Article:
EECC – a far-reaching reform in the telecom sector. Interpretation and implementation.

An article by Diana Gavril

In the context of creating a European Digital Single Market, the European Electronic Communications Code (“EECC”) comes to modernize the European regulatory framework for electronic communications, reflecting the reality of today’s electronic communications market. EECC entered into force in December 2018 and had to be transposed by the Member States until 21 December 2020 into national law. Romania failed to meet the deadline and has not yet transposed the EECC.

EECC’s main objectives include (i) promoting connectivity and investment in very high-speed, high-capacity networks, such as optical fiber and 5G; (ii) enhancing consumer’s protection and updating the rules on universal service; (iii) ensuring higher standards of communication services.

1.What about ECS? What are ICS?

One of the key changes of EECC is the introduction of an expansive definition of electronic communication services (“ECS”), which includes the following types of services: (a) Internet access services; (b) interpersonal communications services (“ICS”) and (c) conveyance of signals. The novelty here is the inclusion of ICS within the scope of ECS. ICS means a service normally provided for remuneration that enables the direct interpersonal and interactive exchange of information via electronic communications networks between a finite number of persons, whereby the persons initiating or participating in the communication determine its recipient(s) and does not include services which enable interpersonal and interactive communication merely as a minor ancillary feature that is intrinsically linked to another service[1].

According to the above definition of ICS, two aspects are important to be emphasized:

the requirement for ECS, and implicitly ICS, to be normally provided for remuneration remains part of the definition; however, EECC expressly provides for a broad interpretation of such requirement – the concept of remuneration should include situations where:

the provider of service requests and the end-user provides personal data directly or indirectly to the provider;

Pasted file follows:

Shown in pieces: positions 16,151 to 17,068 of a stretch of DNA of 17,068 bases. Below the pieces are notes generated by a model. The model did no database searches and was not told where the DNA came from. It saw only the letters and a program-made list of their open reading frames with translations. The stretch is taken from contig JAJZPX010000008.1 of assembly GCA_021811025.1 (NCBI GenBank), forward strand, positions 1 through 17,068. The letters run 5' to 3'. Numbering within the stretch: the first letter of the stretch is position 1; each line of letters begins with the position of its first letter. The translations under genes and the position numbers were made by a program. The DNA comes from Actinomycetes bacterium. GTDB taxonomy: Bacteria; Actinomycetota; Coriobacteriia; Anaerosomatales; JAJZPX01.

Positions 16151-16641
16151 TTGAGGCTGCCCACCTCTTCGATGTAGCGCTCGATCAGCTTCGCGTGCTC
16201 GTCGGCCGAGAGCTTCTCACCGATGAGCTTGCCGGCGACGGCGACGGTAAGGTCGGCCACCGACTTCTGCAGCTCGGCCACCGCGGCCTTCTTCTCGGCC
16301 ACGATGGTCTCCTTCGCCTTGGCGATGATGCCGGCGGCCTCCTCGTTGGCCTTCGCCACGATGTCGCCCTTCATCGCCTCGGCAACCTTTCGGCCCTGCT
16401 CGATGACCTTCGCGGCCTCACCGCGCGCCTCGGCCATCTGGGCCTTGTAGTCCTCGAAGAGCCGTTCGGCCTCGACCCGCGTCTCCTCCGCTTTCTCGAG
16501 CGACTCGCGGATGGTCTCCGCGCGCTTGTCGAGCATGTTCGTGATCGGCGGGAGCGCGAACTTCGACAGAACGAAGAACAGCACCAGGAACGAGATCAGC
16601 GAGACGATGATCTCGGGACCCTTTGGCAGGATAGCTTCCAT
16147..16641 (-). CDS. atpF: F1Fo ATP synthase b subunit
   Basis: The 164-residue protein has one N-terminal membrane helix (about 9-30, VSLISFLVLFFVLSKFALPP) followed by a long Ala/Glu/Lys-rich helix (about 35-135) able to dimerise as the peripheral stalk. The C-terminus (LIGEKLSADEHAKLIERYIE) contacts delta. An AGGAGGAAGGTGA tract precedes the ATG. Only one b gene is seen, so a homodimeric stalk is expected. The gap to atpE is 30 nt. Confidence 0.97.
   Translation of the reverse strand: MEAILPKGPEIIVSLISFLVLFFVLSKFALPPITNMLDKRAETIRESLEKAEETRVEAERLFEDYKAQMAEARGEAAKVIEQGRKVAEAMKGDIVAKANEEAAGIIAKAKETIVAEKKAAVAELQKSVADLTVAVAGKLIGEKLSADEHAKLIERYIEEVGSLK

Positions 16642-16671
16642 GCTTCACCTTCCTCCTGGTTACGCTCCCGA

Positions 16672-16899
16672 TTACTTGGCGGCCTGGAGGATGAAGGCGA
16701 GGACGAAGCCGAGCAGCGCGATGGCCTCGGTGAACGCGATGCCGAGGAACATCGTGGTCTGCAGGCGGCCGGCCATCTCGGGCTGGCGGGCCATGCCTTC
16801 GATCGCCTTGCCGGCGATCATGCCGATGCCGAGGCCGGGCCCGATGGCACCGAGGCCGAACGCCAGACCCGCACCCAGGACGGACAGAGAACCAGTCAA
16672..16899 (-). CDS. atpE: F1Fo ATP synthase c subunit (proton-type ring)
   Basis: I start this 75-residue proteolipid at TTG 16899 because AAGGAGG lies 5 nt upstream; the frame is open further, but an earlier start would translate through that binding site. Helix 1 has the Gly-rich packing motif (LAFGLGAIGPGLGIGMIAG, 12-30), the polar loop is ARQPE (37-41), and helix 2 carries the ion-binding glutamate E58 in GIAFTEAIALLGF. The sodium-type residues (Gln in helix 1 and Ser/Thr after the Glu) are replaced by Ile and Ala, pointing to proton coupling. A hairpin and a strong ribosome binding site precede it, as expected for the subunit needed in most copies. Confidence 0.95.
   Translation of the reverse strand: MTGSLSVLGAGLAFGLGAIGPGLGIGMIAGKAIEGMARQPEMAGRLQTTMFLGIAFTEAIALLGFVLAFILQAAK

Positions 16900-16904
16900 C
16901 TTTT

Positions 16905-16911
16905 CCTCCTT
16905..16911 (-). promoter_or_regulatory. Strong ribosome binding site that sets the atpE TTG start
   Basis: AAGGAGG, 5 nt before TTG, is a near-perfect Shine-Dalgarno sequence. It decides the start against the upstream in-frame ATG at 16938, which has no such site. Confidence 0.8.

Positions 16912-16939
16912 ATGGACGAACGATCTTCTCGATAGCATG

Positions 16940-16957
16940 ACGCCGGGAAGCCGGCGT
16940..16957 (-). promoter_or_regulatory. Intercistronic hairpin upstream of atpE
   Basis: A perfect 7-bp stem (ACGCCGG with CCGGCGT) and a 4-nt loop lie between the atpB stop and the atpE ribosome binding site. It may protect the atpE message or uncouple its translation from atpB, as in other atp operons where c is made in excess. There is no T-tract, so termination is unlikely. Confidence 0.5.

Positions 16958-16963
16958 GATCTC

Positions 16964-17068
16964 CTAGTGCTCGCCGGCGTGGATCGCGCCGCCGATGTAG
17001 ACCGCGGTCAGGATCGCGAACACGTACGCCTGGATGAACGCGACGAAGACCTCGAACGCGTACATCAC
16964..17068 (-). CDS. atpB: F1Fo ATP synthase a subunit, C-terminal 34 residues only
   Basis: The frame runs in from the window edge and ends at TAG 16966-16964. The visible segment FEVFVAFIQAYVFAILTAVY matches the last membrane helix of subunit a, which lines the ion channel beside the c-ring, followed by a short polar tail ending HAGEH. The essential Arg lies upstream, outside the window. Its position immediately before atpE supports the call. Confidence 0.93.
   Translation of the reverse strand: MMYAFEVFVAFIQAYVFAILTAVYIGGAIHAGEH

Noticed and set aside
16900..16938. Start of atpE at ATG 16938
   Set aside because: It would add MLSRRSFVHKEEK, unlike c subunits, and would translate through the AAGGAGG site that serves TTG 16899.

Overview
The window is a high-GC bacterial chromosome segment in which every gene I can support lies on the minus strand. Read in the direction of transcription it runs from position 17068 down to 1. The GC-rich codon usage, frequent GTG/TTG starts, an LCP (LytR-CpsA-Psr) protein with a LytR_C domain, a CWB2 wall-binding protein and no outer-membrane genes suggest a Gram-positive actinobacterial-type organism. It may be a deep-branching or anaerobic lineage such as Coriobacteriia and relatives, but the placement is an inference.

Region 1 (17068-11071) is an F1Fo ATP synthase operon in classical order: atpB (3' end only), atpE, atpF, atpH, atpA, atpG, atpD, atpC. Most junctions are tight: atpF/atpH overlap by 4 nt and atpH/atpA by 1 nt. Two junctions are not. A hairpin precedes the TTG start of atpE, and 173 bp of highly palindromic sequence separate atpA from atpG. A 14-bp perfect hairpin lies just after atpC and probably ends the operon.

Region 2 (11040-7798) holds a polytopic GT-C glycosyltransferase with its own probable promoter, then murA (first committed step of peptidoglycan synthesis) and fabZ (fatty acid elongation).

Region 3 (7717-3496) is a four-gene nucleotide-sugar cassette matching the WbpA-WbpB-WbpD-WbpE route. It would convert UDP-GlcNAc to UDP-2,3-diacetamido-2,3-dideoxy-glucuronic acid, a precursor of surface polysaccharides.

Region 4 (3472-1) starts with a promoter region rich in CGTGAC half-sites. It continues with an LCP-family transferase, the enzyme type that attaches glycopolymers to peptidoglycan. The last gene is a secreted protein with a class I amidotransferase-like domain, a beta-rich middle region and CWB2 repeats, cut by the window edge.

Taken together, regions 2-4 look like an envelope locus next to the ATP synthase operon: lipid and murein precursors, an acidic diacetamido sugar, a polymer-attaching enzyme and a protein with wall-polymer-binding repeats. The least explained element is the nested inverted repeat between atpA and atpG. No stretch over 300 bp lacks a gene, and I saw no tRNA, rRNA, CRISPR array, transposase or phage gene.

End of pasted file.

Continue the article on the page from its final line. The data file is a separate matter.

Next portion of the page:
the end-user allows access to information without actively supplying it, such as personal data or other automatically generated information;

the end-user is exposed to ads as a condition for gaining access to the service, or the service provider monetizes personal data it has lawfully collected;

if the communication element of a service is a minor ancillary feature intrinsically linked to another service, then such an element does not fall under the scope of ICS (g. a chat feature which is part of a video game).

ICS are further subdivided into number-based and number-independent services, depending on whether the service connects with or enables communications with publicly assigned numbering resources. Thus, VoIP, emails, SMS, MMS are now services which should be provided taking into account the EECC rules, given that they would fall under the scope of ICS. It is also important to mention that although EECC seems to provide for lighter regulation of number-independent ICS compared to number-based ICS, many of the core regulatory requirements will apply to both types of ICS.

As we may see, the EECC, compared with the former telecom framework, adopts a more functional understanding of ECS and does not define such services merely based on technical features – the conveyance of signals. In this context, EECC intends to level the playing field and extends the rules to providers that were not previously subject to ECS rules, such as over-the-top (OTT) players, which are generally providers of services over the Internet.

2. Conclusion

EECC accurately reflects the fast growth of communications over the Internet. Given the inclusion of ICS within the definition of ECS, more and more Internet-based service provides, including OTT service provides, which were, until now, outside the scope of the regulatory regime, have to understand and comply with the new set of rules on electronic communications.

As mentioned above, EECC has not yet been transposed by Romania. However, there is currently a draft under debate, which is generally in line with the EECC and largely transposes all its provisions.

The implementation draft amends and supplements the regulations in the field of electronic communications, mainly the Government Emergency Ordinance no. 111/2011 on electronic communications and aims to establish measures to facilitate the development of electronic communications networks.

The critical changes brought by the transposition of the EECC into national legislation concern: (i) redefining ECS in regard to ICS, (ii) the general authorization regime, (iii) the limited resources regime (radio frequency spectrum, numbering resources ), (iv) the security of electronic communications networks and services, (v) portability and transfer to another Internet service provider, (vi) end-user rights, (vii) termination fees, (viii) facilitating the development of electronic communications networks, (ix) the “My ANCOM” service.

Nevertheless, it remains to be seen whether this piece of legislation will suffer additional changes until its official publication and entry into force. Depending on how each member state transposes the EECC, including Romania, each entity providing an ECS may need to notify the relevant Member State regulatory entity, ANCOM in our jurisdiction, in order to receive a general authorization to lawfully provide such services within that Member State.


[1] Article 2 (5) of DIRECTIVE (EU) 2018/1972 OF THE EUROPEAN PARLIAMENT AND OF THE COUNCIL of 11 December 2018 establishing the European Electronic Communications Code (EECC).